In this article, I explore the dominant narratives about Islam in German history textbooks from the eighteenth century until the present day. I thereby deconstruct a longue durée script with a rather curious pattern. Until the 1980s, textbook narratives about Islam were rooted exclusively in people's historical imagination. Only when the children of Turkish workers entered the classroom did textbook authors try to accommodate knowledge based on real encounters. By addressing the di erent stages of this longue durée script, I enquire into the functions of narratives as they underpinned a German and European "we."
In the mid- to late-nineteenth century, millions of Germans emigrated
to the New World. Today, however, immigration to Germany
is an integral aspect of everyday life in the country. The consequences
of immigration are far-reaching, ranging from the wealth of
culinary options offered by Italian, Greek, or Chinese restaurants, to
the social costs of employing thousands of foreign workers in Germany’s
construction sector. In the Ruhr River area, Germany’s
largest industrial melting pot, Turkish names are now as common as
Polish names—the latter representing an immigrant group that settled
in the area some 100 years ago.
Asher Colombo and Giuseppe Sciortino
On 11 November 2002, the terms of the amnesty promoted by the second
Berlusconi government to legalize those foreign workers without
residence permits expired. The amnesty, the fifth of its kind in Italy
over the last two decades, saw the submission of 702,156 applications.
If, as expected, the overwhelming majority of these applications
see the concession of residence permits, the overall effect will
be greater than that of the sum of the two previous amnesties, promoted
respectively by the Lamberto Dini government in 1995 and the
Romano Prodi government in 1998.
Israeli employers' strategic falsification of pay slips to disguise the violation of Thai farmworkers' right to the minimum wage
In a 2013 Facebook post, Israel’s then Minister of Economy Naftali Bennett (2013; my translation) wrote: 'If an Israeli employer knows that he has to pay every worker the minimum wage, give him one day off a week, pay overtime and produce pay slips – he just won’t employ infiltrators and foreign workers. He will choose an Israeli worker. This is how we dry the main fuel which sets fire to the problem of infiltrators in south Tel Aviv and across the country, and at the same time do justice to workers who are exploited in substandard conditions.' Bennett posits the equal protections of labour law as primarily informed not by a universalist concern for the welfare of all workers but by a desire to exclude both documented ‘foreign workers’ and undocumented ‘infiltrators’ from the labour market. A document – the pay slip – serves in Bennett’s plan as an icon of legality and a tool in the hands of this policy of exclusion through egalitarianism.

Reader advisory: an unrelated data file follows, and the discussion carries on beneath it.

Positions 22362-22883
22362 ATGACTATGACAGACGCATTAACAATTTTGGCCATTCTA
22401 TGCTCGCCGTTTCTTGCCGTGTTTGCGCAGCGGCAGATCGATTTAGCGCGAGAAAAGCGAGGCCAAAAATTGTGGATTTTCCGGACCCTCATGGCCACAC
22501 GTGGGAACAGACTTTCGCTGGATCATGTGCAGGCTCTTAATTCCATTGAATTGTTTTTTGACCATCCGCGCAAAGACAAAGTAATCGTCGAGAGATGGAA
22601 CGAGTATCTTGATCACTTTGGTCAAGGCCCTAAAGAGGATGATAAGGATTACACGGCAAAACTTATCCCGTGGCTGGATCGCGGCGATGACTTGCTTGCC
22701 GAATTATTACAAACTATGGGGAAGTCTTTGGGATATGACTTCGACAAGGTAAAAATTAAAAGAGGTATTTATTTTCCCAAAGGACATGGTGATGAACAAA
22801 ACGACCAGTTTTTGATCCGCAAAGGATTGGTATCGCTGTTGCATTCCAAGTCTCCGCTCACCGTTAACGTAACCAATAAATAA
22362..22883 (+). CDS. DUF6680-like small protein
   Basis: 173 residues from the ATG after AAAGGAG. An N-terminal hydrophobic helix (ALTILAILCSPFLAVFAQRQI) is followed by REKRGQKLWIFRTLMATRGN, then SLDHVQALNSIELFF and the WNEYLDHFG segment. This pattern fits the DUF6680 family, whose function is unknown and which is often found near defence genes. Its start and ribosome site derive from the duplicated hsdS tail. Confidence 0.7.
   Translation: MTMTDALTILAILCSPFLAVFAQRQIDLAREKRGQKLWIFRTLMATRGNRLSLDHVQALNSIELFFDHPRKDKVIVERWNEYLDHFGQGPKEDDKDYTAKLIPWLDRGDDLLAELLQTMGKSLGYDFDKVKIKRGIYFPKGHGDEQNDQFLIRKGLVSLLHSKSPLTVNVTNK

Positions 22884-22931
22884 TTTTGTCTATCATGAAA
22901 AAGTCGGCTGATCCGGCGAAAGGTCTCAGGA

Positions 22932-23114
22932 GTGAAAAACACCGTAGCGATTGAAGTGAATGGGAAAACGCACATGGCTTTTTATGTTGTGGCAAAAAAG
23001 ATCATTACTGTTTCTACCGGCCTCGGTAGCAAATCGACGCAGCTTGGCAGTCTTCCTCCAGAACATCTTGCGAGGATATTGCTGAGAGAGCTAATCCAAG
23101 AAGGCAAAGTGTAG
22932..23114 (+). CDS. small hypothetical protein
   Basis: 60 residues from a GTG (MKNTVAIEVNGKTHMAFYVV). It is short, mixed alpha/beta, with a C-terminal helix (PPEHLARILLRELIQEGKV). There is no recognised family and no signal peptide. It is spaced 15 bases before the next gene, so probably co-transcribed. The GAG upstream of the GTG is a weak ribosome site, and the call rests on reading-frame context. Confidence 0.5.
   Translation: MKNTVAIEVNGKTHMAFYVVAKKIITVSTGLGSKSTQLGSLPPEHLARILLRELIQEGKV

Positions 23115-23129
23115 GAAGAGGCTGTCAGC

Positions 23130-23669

Demography, Identity and the Road to Equitable Policies
In 2005, the nations of the Gulf Cooperative Council (GCC), which consist of Bahrain, Kuwait, Oman, Qatar, Saudi Arabia and the United Arab Emirates, housed over 12 million international migrants. Employed mainly within the service and construction industries, these foreign workers have become a demographic majority in some GCC countries, creating an urgent need for more progressive immigration and equitable integration policies. This article provides an overview of migration to the region, situating it within the larger global emigration/immigration context. By focusing on the various stages of migration and the economic role played by migrants, the article argues for policies that protect the economic, social and political rights of labour migrants. It concludes with recommendations that consider conditions in both the GCC and migrants' countries of origin.
Catherine Plum, Klaus Berghahn, Gregory Smulewicz-Zucker, David Freis, and Matthew Eckel
emphasize the nuances of power relationships between sed leaders and average citizens—the role of bargaining, compromise and the “congruence of interest, arrangements and interdependence” (19). They see foreign workers and other minority groups as agents
Beyond the Liberal Grammar of Contemporary Sociology
against the deportation of children of foreign workers, Meir Park, in central Tel Aviv, 4 March 2011. A 12-year-old girl representing these children reads a speech, written in Hebrew, that stresses her Israeliness and integration into local life. In the
Racial Politics of Mobility and Excretion among BC-Based Long Haul Truckers
initiatives for importing foreign drivers as unskilled laborers, including under the Temporary Foreign Worker program. These programs have been widely criticized for permitting and encouraging the suppression of wages and working conditions, as well as
claims) were identified. Figure 1 Political claims by year Since the early 1990s, Israel has witnessed an influx of migrant workers admitted to the country according to the ‘foreign worker’, or ‘guest worker’, model. They receive a temporary residence
Shifting contexts, shifting meanings—examples from South Sudan
of the actual state of affairs, equipped with their own imported presumptions about what constitutes a good politician, foreign workers were calling up the military past of Sudanese leaders as evidence of their aggressive behavior and as an argument